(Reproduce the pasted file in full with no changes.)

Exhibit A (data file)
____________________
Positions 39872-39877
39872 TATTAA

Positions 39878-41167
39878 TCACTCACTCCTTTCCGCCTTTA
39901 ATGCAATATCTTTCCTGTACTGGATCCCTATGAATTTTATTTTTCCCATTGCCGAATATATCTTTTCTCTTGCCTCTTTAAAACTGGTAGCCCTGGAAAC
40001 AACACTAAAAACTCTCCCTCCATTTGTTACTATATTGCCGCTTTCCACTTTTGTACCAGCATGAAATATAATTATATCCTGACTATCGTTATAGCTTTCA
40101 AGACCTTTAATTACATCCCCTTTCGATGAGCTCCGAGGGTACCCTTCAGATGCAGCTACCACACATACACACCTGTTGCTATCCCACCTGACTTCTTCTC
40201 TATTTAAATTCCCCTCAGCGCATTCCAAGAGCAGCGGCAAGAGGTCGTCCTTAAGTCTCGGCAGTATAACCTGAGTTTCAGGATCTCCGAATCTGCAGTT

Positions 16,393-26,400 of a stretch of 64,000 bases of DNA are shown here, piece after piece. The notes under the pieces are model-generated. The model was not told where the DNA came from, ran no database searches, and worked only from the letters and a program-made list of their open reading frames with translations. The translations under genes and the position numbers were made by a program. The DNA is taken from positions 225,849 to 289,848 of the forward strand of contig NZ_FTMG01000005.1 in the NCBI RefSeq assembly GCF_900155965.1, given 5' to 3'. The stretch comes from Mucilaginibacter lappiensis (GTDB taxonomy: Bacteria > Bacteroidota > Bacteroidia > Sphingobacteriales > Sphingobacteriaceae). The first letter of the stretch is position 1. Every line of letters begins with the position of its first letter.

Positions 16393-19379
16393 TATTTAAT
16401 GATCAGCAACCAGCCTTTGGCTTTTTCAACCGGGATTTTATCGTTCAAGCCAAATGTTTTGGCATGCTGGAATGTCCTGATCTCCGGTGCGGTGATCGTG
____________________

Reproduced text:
Positions 39872-39877
39872 TATTAA

Positions 39878-41167
39878 TCACTCACTCCTTTCCGCCTTTA
39901 ATGCAATATCTTTCCTGTACTGGATCCCTATGAATTTTATTTTTCCCATTGCCGAATATATCTTTTCTCTTGCCTCTTTAAAACTGGTAGCCCTGGAAAC
40001 AACACTAAAAACTCTCCCTCCATTTGTTACTATATTGCCGCTTTCCACTTTTGTACCAGCATGAAATATAATTATATCCTGACTATCGTTATAGCTTTCA
40101 AGACCTTTAATTACATCCCCTTTCGATGAGCTCCGAGGGTACCCTTCAGATGCAGCTACCACACATACACACCTGTTGCTATCCCACCTGACTTCTTCTC
40201 TATTTAAATTCCCCTCAGCGCATTCCAAGAGCAGCGGCAAGAGGTCGTCCTTAAGTCTCGGCAGTATAACCTGAGTTTCAGGATCTCCGAATCTGCAGTT

Positions 16,393-26,400 of a stretch of 64,000 bases of DNA are shown here, piece after piece. The notes under the pieces are model-generated. The model was not told where the DNA came from, ran no database searches, and worked only from the letters and a program-made list of their open reading frames with translations. The translations under genes and the position numbers were made by a program. The DNA is taken from positions 225,849 to 289,848 of the forward strand of contig NZ_FTMG01000005.1 in the NCBI RefSeq assembly GCF_900155965.1, given 5' to 3'. The stretch comes from Mucilaginibacter lappiensis (GTDB taxonomy: Bacteria > Bacteroidota > Bacteroidia > Sphingobacteriales > Sphingobacteriaceae). The first letter of the stretch is position 1. Every line of letters begins with the position of its first letter.

Positions 16393-19379
16393 TATTTAAT
16401 GATCAGCAACCAGCCTTTGGCTTTTTCAACCGGGATTTTATCGTTCAAGCCAAATGTTTTGGCATGCTGGAATGTCCTGATCTCCGGTGCGGTGATCGTG